Identity Theft is a Big Deal with Billions of dollars per year being paid out in fraudulent refunds.
So you file your tax return and everything seems fine. What you don’t know is that someone already used your Social Security number and filed a tax return requesting a large refund. They fabricate the income and withholding amounts.
This is what happens next.The IRS compares the income that is reported to them (W-s & 1099) with what was reported on the tax return (The fraudulent tax return since it was filed first).
The IRS accepts ALL of the income claimed on the return but disallows the withholdings. Then they add all of the income and withholdings that were reported to it and send you a form CP-2000 pointing out the discrepancy and showing how much you would owe if the information is correct.
How much will you owe? Let’s assume that you had correct withholding and wouldn’t have owed any money. The CP-2000 will show you owe taxes on the fictitious income declared on the fraudulent tax return. Then you will owe the amount of the Refund. Then you will owe penalties for not having paid them amounts their records show you owed.
What happens when you fail to file your tax returns?
Every year the IRS receives W-2s and 1099s representing wages and other incomes which you have received. The IRS can use these income amounts to prepare a Substitute for Return.
If you are single, receive a W-2, use a use a Standard Deduction and have no Capital Gains then the Substitute for Return might agree with the return you should have filed. However…
If you have kids, if you would itemize your deductions, if you have sold property or stocks, your return will show you owing substantially more than you should.
To explain…If you sold your home and don’t file your tax returns, the IRS will count the sales price as Net Income! There will be no cost basis or exemption.
If your employer is withholding money for income taxes from your check how do you end up owing the IRS.
Your employer withholds based on the information you provide on your W-4. I have had clients who have claimed up to 99 exemptions on their W-4s. This means that not enough money is being withheld and so you owe the IRS.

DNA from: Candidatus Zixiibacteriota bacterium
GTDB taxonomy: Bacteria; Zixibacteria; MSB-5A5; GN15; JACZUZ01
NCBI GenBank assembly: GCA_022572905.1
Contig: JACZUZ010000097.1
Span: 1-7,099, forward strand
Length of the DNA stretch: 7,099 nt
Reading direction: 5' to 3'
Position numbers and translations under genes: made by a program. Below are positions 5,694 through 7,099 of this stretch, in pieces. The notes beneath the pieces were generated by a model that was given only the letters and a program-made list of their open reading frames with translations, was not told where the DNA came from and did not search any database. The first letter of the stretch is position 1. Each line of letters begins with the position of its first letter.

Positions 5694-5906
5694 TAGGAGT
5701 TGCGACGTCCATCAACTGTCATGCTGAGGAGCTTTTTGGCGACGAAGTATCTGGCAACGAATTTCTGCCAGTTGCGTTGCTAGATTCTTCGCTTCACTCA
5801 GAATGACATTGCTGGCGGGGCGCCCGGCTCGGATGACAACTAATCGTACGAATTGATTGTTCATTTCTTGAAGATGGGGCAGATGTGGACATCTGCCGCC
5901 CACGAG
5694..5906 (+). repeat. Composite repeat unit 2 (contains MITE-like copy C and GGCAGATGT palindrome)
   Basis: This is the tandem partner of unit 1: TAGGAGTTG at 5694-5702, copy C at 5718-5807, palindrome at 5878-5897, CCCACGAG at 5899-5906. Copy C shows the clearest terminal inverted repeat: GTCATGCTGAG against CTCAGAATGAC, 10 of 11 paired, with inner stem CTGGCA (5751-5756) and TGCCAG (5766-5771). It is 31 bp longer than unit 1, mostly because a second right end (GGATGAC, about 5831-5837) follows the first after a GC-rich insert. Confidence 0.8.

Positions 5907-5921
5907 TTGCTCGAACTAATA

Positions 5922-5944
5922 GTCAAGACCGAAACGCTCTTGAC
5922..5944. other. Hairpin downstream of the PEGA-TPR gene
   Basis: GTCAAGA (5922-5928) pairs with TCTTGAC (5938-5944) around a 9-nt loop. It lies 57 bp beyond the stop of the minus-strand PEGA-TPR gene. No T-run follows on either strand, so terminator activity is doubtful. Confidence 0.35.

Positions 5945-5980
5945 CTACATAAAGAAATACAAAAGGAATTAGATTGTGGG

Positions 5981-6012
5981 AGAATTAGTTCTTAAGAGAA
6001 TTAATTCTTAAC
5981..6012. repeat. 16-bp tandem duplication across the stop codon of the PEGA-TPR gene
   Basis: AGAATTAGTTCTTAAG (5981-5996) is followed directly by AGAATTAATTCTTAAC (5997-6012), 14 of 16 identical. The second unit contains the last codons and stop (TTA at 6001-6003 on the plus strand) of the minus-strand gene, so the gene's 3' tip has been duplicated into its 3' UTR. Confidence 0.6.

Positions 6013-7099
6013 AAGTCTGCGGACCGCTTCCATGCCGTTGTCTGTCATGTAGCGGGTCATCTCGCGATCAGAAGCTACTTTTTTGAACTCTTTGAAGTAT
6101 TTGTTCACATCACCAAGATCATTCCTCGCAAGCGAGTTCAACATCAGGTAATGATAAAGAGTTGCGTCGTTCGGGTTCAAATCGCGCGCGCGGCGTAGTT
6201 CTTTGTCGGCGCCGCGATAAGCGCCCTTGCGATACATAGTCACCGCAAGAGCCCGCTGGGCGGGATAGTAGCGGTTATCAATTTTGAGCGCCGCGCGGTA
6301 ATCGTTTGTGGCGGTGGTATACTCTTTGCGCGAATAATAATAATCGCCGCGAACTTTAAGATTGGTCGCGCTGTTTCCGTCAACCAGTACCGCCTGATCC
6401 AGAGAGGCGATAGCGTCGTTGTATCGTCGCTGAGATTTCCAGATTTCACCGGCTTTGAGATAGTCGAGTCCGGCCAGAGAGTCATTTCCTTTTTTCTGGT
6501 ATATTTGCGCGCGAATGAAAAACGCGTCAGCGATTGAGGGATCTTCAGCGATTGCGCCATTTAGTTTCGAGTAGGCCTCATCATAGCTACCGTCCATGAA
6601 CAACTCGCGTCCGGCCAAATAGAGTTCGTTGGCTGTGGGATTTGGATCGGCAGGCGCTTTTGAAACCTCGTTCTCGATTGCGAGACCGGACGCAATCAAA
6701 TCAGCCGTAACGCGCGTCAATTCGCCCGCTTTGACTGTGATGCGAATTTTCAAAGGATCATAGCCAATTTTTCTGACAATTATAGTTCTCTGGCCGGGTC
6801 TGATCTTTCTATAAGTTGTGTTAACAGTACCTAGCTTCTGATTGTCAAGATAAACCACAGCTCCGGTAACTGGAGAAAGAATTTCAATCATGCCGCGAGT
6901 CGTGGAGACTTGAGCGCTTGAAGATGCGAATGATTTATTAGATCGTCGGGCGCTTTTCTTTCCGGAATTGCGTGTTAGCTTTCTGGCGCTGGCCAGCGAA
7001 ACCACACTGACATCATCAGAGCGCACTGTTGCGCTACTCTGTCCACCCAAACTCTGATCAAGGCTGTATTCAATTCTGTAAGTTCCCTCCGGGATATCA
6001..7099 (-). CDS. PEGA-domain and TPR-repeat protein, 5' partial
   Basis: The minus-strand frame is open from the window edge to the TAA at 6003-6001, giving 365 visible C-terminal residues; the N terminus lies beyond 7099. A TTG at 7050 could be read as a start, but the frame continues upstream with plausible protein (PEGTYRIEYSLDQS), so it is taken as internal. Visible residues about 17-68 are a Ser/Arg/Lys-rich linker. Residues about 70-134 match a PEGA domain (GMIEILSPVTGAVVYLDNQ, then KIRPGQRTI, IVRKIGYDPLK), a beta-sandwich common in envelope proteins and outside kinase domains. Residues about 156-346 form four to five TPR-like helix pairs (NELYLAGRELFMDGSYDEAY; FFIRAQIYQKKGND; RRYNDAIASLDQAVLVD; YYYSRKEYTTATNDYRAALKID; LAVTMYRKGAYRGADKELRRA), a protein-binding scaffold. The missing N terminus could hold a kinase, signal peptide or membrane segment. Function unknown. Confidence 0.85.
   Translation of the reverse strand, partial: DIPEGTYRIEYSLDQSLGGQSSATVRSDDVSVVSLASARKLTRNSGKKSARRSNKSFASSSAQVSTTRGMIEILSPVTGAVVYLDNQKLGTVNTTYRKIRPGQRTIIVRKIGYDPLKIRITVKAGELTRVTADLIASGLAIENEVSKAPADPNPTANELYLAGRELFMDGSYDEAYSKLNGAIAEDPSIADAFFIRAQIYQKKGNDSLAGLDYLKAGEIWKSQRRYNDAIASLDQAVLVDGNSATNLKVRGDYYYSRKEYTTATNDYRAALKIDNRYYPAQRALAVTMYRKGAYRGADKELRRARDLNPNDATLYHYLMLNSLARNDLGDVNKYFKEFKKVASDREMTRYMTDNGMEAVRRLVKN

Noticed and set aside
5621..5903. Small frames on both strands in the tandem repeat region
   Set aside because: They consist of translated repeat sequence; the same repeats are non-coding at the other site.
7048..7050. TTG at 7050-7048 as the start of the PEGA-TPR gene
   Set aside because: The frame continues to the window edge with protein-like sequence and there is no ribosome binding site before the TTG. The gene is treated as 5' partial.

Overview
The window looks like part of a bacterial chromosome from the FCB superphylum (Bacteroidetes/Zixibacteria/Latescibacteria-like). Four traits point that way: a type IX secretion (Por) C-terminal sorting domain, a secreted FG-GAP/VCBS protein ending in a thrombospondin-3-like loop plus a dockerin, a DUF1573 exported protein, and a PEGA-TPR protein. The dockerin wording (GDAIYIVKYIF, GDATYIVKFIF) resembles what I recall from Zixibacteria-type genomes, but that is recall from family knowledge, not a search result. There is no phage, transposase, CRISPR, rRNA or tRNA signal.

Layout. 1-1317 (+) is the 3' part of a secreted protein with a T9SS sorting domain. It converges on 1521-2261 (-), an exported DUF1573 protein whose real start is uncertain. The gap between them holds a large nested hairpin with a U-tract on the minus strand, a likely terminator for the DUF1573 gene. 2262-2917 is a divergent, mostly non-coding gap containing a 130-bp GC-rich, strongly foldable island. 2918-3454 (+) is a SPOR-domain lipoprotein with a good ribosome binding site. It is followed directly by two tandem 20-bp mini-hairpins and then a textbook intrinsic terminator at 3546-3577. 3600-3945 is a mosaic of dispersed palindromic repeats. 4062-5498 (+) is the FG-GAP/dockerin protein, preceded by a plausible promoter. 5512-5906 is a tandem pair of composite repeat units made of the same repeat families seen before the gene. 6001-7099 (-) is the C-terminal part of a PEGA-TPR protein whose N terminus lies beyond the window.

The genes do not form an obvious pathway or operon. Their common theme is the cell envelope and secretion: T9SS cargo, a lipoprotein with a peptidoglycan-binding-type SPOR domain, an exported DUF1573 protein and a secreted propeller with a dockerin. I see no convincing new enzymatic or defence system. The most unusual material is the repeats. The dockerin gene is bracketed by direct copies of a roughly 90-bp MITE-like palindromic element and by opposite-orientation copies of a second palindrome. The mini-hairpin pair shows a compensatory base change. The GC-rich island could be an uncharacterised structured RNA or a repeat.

Another big problem area is retirement accounts. Many people don’t understand that tax deferred accounts are taxed as regular income when the money is distributed. On top of that up to 85% of your Social Security benefit can be taxable depending on your other income.
So the Self Employed can owe the IRS because they didn’t make sufficient Estimated Tax payments.
The Self Employed use a Schedule C to declare their income. Users of Schedule C are more likely to be audited than people who are paid with a (W2).
When your Schedule C is audited the IRS wants documentation to prove your business expenses. If you haven’t kept good records then expenses will be disallowed and your net income and tax liability will go up.
This means the IRS will think you owe them money that you really don’t, but if you can’t prove it they will take steps to collect.
I am an Enrolled Agent and have represented hundreds of people with Power of Attorney before the IRS. This had led me to think about why people owe. Today we’ll talk about the Self Employed, Self Employment Tax and Estimated Taxes
There are two types of self employed: Those that know they have a business and those who think they have a job but get paid with a 1099.
When you are employed (W2) your employer withholds money for income tax (W4) and they withhold 1/2 of your Social Security & Medicare. The contribute the other 1/2.
When you are Self Employed you must make your own Income Tax payments and since you are the employer and the employee and must pay both 1/2s of your Social Security and Medicare (Known as Self Employment Tax this comes to 15.3% of your net income).
You make all of these payments as Estimated Taxes and the IRS expect them 4 times per year.
So one way people end up owing money is that they don’t even know that there are such things as Self Employment Tax or Estimated Taxes